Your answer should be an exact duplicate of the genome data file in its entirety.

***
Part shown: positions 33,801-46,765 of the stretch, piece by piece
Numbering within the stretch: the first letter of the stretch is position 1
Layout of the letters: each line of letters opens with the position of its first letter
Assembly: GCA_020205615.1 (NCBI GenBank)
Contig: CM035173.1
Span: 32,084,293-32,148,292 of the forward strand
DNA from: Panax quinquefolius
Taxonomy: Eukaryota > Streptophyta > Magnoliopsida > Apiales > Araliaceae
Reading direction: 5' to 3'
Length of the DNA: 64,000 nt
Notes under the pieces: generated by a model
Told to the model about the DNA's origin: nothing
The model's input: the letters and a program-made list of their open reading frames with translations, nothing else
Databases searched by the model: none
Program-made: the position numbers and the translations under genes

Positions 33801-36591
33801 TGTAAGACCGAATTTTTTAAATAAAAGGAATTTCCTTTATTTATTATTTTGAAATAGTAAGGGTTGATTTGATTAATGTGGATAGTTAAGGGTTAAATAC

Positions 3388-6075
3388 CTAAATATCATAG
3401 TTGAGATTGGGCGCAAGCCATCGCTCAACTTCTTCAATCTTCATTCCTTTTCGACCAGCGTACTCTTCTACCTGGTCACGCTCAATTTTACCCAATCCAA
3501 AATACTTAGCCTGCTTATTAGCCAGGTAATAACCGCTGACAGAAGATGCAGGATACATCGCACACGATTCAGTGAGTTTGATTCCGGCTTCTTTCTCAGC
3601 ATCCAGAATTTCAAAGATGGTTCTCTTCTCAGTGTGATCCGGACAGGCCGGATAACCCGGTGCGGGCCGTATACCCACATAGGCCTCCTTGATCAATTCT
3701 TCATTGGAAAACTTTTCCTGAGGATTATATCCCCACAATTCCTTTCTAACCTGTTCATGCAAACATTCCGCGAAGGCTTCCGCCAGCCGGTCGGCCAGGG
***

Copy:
Part shown: positions 33,801-46,765 of the stretch, piece by piece
Numbering within the stretch: the first letter of the stretch is position 1
Layout of the letters: each line of letters opens with the position of its first letter
Assembly: GCA_020205615.1 (NCBI GenBank)
Contig: CM035173.1
Span: 32,084,293-32,148,292 of the forward strand
DNA from: Panax quinquefolius
Taxonomy: Eukaryota > Streptophyta > Magnoliopsida > Apiales > Araliaceae
Reading direction: 5' to 3'
Length of the DNA: 64,000 nt
Notes under the pieces: generated by a model
Told to the model about the DNA's origin: nothing
The model's input: the letters and a program-made list of their open reading frames with translations, nothing else
Databases searched by the model: none
Program-made: the position numbers and the translations under genes

Positions 33801-36591
33801 TGTAAGACCGAATTTTTTAAATAAAAGGAATTTCCTTTATTTATTATTTTGAAATAGTAAGGGTTGATTTGATTAATGTGGATAGTTAAGGGTTAAATAC

Positions 3388-6075
3388 CTAAATATCATAG
3401 TTGAGATTGGGCGCAAGCCATCGCTCAACTTCTTCAATCTTCATTCCTTTTCGACCAGCGTACTCTTCTACCTGGTCACGCTCAATTTTACCCAATCCAA
3501 AATACTTAGCCTGCTTATTAGCCAGGTAATAACCGCTGACAGAAGATGCAGGATACATCGCACACGATTCAGTGAGTTTGATTCCGGCTTCTTTCTCAGC
3601 ATCCAGAATTTCAAAGATGGTTCTCTTCTCAGTGTGATCCGGACAGGCCGGATAACCCGGTGCGGGCCGTATACCCACATAGGCCTCCTTGATCAATTCT
3701 TCATTGGAAAACTTTTCCTGAGGATTATATCCCCACAATTCCTTTCTAACCTGTTCATGCAAACATTCCGCGAAGGCTTCCGCCAGCCGGTCGGCCAGGG